Both were overreactions. The one worse and more flagrant = jail time for one and no job for the other.

          The racial factors at play are always incorrectly identified.

        • Castile was stopped for looking like a robbery suspect. The broken taillight was the probable cause (excuse) needed to actually stop the car.

          The officer (thinking he might be encountering an armed robber), got his suspicions half-confirmed when Castile said he had a gun and a license to go with it.

          Officer tells Castile to not move. Castile reaches for his license. Officer tells Castile to not reach, Castile continues to reach. Officer shoots Castile for reaching.

          That’s a totally different timeline than what happened with the death of Damond.

    • I believe the cop who murdered the ccw guy was Mexican his last name is Geronimo cops do commit murder

  4. Hmm, I see the racist race hustlers are still at it. Yeah, a white cop shooting a black man mere inches across his partner’s nose, and without cause, would have seen zero consequences. Right. These bigots rather nakedly wanted all charges against Noor dropped because he was a Somali man who shot a white woman (or possibly because he was a Muslim as well)

    I have to say, Harrity not strongly testifying against his partner Noor’s recklessness & overreaction is sure telling about that good old thin blue line. If someone makes a ‘loud noise’ on your car that isn’t a gunshot, there is zero danger. This woman could have been wailing on the vehicle with a baseball bat & it still wouldn’t have justified lethal force. Law enforcement is family, and the family that slays together, stays together. It sounds like if Noor had simply been on the same side of the vehicle as the woman he killed, he’d likely still be working on that police force today.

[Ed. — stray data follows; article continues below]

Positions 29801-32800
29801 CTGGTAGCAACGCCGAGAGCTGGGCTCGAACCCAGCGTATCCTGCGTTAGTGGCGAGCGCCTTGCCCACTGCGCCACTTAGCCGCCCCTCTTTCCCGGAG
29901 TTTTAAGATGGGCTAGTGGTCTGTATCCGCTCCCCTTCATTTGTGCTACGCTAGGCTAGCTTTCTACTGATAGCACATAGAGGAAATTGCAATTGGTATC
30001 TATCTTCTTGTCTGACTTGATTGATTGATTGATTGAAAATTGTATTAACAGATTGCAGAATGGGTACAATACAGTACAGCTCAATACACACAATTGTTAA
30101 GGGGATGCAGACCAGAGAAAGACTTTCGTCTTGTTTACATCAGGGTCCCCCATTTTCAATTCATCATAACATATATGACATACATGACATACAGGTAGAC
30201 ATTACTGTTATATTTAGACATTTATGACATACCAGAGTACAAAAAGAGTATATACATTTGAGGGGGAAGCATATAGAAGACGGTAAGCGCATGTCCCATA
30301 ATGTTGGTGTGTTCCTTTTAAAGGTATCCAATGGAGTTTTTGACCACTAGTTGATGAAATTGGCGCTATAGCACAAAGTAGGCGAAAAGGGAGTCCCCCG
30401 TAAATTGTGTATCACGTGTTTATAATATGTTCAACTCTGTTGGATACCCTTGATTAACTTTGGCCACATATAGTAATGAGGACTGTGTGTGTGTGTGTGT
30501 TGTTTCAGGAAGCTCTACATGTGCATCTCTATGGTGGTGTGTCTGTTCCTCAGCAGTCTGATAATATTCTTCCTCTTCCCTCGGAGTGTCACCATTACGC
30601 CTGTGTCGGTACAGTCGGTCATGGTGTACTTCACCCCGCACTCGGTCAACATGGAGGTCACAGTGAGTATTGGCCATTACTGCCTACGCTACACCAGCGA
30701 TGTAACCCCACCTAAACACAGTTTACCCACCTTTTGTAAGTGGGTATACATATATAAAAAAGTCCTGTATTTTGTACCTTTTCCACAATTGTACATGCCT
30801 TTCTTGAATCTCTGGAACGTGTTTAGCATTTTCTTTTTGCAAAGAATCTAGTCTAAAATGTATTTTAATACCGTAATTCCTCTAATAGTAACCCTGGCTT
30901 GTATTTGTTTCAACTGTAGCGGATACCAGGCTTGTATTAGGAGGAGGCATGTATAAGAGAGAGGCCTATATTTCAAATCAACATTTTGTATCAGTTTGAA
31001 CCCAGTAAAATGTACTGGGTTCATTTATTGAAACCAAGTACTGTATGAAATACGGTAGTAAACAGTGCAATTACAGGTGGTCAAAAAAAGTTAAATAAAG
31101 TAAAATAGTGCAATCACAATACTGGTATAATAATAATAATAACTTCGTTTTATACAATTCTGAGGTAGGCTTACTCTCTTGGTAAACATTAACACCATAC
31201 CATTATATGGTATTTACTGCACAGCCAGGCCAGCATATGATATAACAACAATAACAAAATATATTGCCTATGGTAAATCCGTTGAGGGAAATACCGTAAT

5. Calling the police increases your chances of being shot. You, your family and any dogs.

    See nothing, say nothing.

    Perfect example here of how they cover each other when they screw up.

    No evidence she ever touch the car. Turning body cams on and off. Called an innocent would they just murderer a addict.

    • They fired, arrested, and convicted the officer. What more do you want? The only extra thing they could have done was execute him right there on the spot.

      • Reserving judgment until after sentencing. If I had shot someone on deployment like that I would be looking at 20+